Eight Years Later

There is evidence of a spiculated mass in the upper central portion of the left breast with possible satellite lesion. We will evaluate the area with focal compression views and ultrasound. Radiology will schedule additional views of the left breast and left breast ultrasound.

Can you imagine being alone in your house early one morning, sitting at your computer and suddenly reading those words on your screen about you? Due to a technical error, that was exactly how I learned that I might have breast cancer on December 3, 2007.

It wasn't supposed to have happened like that. I was supposed to have received a phone call simply asking me to come in for a diagnostic mammogram after a routine mammogram showed an abnormality. I would be told that it is not unusual for abnormalities to show up and generally they are benign. A diagnostic mammogram would enable them to have a closer look. Then the radiologist would have come in and gently told me that there was a mass and while they weren't 100% certain yet, it could be cancer and a biopsy needed to be scheduled. There would probably have been a box of kleenex and a compassionate shoulder to cry on as someone gently asked if I wanted someone to call my husband or someone else. I would be told to take my time. I should not be alone right now. Someone would sit with me until he arrived.

That was how it was supposed to be but it wasn't. I was alone in an empty house when I learned I might have cancer. I am glad that at that moment, God reminded me that I was not really alone. He was there and I immediately clung to Him tightly.

INDICATION: Spiculated mass with satellite lesion in central left breast... The irregular spiculated mass with a smaller spiculated satellite lesion posteriorly was present in the 12 o'clock position... Targeted ultrasound demonstrates an irregularly shaped hypoechoic mass in the 12 o'clock position... These findings most
likely represent malignancy. Ultrasound guided biopsy is recommended for further evaluation.

The diagnostic mammogram revealed that I did indeed have a spiculated mass. I had frantically read everything I could after I first learned I had a mass and had learned that a spiculated mass in almost always malignant therefore I had prepared myself as best I could for the words "These findings most likely represent malignancy." I reached for God's hand only to discover that I was enclosed within it.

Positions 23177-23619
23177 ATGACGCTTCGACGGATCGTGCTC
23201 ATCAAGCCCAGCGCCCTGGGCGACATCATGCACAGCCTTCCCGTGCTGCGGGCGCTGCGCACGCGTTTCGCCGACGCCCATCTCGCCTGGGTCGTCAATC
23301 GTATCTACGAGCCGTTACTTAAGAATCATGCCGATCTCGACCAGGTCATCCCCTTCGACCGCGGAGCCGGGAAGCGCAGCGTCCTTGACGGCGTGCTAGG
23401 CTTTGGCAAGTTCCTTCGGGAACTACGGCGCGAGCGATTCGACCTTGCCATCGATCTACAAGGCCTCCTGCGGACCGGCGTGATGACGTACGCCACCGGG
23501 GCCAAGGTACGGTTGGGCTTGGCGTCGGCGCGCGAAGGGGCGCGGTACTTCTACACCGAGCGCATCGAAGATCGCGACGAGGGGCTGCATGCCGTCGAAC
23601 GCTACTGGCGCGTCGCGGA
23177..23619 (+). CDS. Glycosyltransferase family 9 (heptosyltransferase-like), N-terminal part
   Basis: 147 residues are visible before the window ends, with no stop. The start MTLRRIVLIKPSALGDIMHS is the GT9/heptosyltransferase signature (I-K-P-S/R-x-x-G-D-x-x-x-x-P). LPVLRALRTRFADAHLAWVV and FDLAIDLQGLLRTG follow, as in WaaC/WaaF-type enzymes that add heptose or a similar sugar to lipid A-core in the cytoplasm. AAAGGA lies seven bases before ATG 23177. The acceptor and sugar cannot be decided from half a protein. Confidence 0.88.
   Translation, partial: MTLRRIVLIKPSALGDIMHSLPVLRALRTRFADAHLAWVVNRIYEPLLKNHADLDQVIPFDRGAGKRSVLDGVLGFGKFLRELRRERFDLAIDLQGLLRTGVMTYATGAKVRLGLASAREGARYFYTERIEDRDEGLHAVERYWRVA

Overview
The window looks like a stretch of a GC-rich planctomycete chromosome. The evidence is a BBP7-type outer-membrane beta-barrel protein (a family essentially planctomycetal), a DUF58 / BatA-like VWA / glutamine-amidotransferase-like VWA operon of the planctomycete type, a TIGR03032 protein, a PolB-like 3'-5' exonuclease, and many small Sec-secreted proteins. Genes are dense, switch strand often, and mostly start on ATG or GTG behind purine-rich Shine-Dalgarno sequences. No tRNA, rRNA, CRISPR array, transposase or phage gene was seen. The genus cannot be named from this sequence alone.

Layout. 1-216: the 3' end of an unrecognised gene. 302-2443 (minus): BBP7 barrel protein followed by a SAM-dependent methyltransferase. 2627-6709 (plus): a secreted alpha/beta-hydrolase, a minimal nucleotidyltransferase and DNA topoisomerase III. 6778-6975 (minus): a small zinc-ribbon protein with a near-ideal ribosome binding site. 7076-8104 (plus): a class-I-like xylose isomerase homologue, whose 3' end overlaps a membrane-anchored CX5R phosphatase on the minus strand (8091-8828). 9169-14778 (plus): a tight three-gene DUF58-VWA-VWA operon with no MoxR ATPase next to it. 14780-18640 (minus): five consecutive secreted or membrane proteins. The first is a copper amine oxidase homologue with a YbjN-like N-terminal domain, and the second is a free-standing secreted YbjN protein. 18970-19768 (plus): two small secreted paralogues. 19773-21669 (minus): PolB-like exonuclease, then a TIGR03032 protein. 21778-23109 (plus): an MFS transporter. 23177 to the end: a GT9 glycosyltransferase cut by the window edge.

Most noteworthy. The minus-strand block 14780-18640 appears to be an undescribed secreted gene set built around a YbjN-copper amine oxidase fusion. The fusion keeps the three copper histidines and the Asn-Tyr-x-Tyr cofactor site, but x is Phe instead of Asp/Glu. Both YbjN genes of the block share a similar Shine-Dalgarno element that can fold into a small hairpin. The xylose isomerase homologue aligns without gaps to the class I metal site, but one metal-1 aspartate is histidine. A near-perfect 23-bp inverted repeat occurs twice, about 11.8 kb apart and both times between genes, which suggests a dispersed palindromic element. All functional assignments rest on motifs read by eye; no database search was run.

I sobbed and screamed in agony at God. The questions came spilling out. All this was happening as I was zooming down the freeway through city traffic. There was silence as I struggled within myself. I wiped away my tears and listened. There wasn't an earthquake, a voice from heaven or anything else that would catch the attention of anyone except me. I had the sudden realization that Jesus Christ, Immanuel (God with us) was crying along with me. The outcome wasn't important. At this moment, God was crying along with me. He knew and understood my pain, sadness and fear.

When life is difficult, words only help so much. The most comforting thing of all is to be tightly held by someone as you shed tears together. I was being held by and shedding tears with Immanuel. The same is true for all of us.

On December 12, 2007 as I laid on the table, a nurse went to get my husband. The radiologist, eyes filled with compassion, leaned over me and took my hand. She spoke to me gently. "I think we are looking at cancer." Then her voice became firm and her grip on my hand tightened. "We have found it! Remember that! We have found it so now we can try to do something about it!"

Final Pathological Diagnosis:-Infiltrating ductal carcinoma, Nottingham grade 3 of 3

Breast cancer. I had breast cancer.Breast cancer tumors have three grades (not to be confused with stages), 1, 2 and 3. The higher the grade, the more aggressive the cancer. My tumor was a grade 3 and further tests would reveal that I had a particularly aggressive form of breast cancer, triple negative. I would spend the greater part of 2008 in cancer treatment. For me that meant surgery (lumpectomy), dose-dense chemotherapy and radiation. Dose-dense chemo is an aggressive treatment and it would render me into a semi-invalid for nearly five months. It was rough. Very rough but during that time I came to understand more deeply the love and compassion God has towards us.

On this day, eight years ago, I wondered if I would live even live another five years and if I did, what would my life be like? I have to say that my life itself has changed a great deal in some respects. I deal with some residual effects of my cancer treatment. I also had a ruptured brain aneurysm nearly six years ago (December 10, 2009) and I have experienced some side-effects to that as well. So is my life "perfect"? No, but I am pretty certain that no one else has a perfect life either, at least not all the time!

What I have learned is that God is with us, even in the Valley of the Shadow of Death and that we can trust Him no matter what. He will give us what we need, when we need it and can turn our darkness into light.


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All quotations are excerpts from previous blogs written by myself.

Beth M @blest ·

Amen, amen, amen, amen!

:cry: :heart: :bearhug:


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